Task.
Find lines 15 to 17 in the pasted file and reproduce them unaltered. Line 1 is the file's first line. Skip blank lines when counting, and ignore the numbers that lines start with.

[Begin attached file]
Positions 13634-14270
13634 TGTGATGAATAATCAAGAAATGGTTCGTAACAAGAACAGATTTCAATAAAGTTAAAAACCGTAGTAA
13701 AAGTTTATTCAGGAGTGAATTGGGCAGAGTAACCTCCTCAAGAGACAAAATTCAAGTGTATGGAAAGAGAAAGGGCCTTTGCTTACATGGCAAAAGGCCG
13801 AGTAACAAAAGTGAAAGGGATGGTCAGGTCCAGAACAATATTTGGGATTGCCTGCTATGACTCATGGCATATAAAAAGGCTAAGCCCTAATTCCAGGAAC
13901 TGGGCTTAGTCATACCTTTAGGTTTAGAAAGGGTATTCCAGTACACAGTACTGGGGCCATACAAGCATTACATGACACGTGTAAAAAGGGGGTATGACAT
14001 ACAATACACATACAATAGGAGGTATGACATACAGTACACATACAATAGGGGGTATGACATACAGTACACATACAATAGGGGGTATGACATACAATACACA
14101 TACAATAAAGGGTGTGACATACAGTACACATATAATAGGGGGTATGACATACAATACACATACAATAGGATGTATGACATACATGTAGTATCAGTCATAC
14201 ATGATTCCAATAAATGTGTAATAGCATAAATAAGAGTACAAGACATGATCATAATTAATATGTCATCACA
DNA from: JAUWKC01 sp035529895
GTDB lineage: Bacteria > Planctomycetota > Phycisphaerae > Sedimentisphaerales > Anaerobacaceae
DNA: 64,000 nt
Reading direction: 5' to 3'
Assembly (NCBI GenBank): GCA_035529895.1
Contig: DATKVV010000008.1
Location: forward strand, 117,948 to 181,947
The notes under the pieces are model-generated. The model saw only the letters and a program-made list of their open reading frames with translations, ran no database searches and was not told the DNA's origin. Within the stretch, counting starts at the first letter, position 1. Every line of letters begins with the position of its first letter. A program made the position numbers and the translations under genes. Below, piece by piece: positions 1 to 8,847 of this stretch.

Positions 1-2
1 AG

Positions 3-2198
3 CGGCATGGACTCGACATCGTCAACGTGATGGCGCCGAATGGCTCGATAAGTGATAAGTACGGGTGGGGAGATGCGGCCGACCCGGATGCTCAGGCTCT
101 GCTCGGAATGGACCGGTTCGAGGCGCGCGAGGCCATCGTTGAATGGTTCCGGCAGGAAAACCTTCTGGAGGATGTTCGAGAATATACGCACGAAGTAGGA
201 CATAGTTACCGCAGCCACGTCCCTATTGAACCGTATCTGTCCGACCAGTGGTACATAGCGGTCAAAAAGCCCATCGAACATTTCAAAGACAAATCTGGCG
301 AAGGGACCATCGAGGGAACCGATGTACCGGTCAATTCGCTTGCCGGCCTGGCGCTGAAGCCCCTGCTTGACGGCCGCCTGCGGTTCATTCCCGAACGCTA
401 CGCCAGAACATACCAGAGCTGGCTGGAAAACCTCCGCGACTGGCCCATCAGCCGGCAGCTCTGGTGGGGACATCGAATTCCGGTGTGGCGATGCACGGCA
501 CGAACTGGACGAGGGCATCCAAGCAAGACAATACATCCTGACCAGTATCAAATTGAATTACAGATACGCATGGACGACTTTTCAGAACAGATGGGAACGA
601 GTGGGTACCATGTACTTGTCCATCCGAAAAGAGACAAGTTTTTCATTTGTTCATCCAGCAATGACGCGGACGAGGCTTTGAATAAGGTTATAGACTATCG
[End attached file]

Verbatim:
Location: forward strand, 117,948 to 181,947
The notes under the pieces are model-generated. The model saw only the letters and a program-made list of their open reading frames with translations, ran no database searches and was not told the DNA's origin. Within the stretch, counting starts at the first letter, position 1. Every line of letters begins with the position of its first letter. A program made the position numbers and the translations under genes. Below, piece by piece: positions 1 to 8,847 of this stretch.

Positions 1-2